The Palestinians seek all of the West Bank and east Jerusalem — areas captured by Israel in the 1967 Mideast war — for a future state. The Palestinians and the international community consider all settlements illegal, and unilaterally making Maaleh Adumim part of Israel would deal a powerful blow to hopes for a two-state solution.
To the Palestinians, it would be seen as undermining negotiations. Maaleh Adumim is also strategically located in the middle of the West Bank, potentially hindering the establishment of their state.
"If they are serious about making it part of Israel and closing it down, then it is actually cutting the West Bank into two," said Hagit Ofran of the anti-settlement group Peace Now.
While Trump has not expressed an opinion on the annexation, he has signaled a kinder approach toward the settlement movement than any of his predecessors.
His designated ambassador to Israel has close ties to Jewish West Bank settlements, and a delegation of settler leaders attended Friday's inauguration as guests of administration officials.
Trump also has already said he supports one of Israel's key demands — moving the U.S. Embassy from Tel Aviv to Jerusalem.
The U.S., like all other countries, maintains its embassy in Tel Aviv, saying the conflicting claims to Jerusalem must be worked out in negotiations.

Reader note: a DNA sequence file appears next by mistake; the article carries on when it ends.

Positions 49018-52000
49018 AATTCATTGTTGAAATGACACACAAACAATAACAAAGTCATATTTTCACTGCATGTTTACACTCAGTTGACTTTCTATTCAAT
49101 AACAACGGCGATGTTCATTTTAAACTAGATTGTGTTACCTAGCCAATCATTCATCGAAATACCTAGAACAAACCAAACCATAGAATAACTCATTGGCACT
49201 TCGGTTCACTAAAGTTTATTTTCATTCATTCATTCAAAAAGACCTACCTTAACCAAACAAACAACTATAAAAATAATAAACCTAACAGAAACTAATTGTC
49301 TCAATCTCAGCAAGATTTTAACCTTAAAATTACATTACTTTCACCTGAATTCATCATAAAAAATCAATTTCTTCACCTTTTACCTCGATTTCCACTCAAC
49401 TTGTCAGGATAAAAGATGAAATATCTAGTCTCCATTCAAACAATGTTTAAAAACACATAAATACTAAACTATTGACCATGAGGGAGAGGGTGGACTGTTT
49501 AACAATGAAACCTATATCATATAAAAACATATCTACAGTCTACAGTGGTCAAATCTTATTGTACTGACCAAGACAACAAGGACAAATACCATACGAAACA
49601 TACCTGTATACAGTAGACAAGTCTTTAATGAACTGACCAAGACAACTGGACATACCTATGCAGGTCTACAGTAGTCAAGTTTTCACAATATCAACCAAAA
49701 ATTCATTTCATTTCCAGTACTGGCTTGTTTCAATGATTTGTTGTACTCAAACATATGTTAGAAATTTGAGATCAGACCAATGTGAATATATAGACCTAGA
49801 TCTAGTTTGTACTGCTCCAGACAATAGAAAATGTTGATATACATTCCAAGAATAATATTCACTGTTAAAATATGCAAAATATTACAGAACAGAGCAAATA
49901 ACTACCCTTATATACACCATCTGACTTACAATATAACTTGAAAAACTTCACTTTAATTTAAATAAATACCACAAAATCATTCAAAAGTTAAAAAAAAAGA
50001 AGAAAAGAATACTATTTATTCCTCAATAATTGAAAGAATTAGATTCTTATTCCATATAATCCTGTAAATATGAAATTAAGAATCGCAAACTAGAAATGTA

Trump, however, faces heavy pressure from the Palestinians and Arab countries against moving the embassy. The fate of east Jerusalem, home to the city's most sensitive religious sites, is deeply emotional, and disagreements have boiled over into violence in the past.
The White House dispelled rumors that Trump had imminent plans to announce the move. It said it was only at the "very beginning" of discussing plans to move the embassy.
Palestinian President Mahmoud Abbas has sent a series of messages to Trump urging him not to move the embassy and warning that he would revoke recognition of Israel if the move takes place.
Abbas met Sunday with Jordan's King Abdullah II in Amman. Jordan, which serves as the custodian of Muslim holy sites in Jerusalem, has warned that moving the embassy would cross a "red line." Jordan is a key Israeli and Western ally in the battle against Islamic militants.
"We discussed the possibility of moving the embassy, and we say that if this thing happens, then we have measures that we agreed to implement together with Jordan," Abbas said. "And we hope that the American administration will not do that."
Also Sunday, Jerusalem city officials granted building permits for 566 new homes in east Jerusalem. The permits had been put on hold for the final months of the Obama administration.
"We've been through eight tough years with Obama pressuring to freeze construction," said Jerusalem Mayor Nir Barkat. "I hope that era is over and we now we can build and develop Jerusalem for the welfare of its residents, Jews and Arabs alike."
Unlike other West Bank settlements, Israel annexed east Jerusalem and considers its neighborhoods inseparable parts of its capital. But the annexation is not internationally recognized.
Palestinian official Nabil Abu Rdeneh and condemned the building plans and called on the U.N. to act. "It is time to stop dealing with Israel as a state above the law," he said.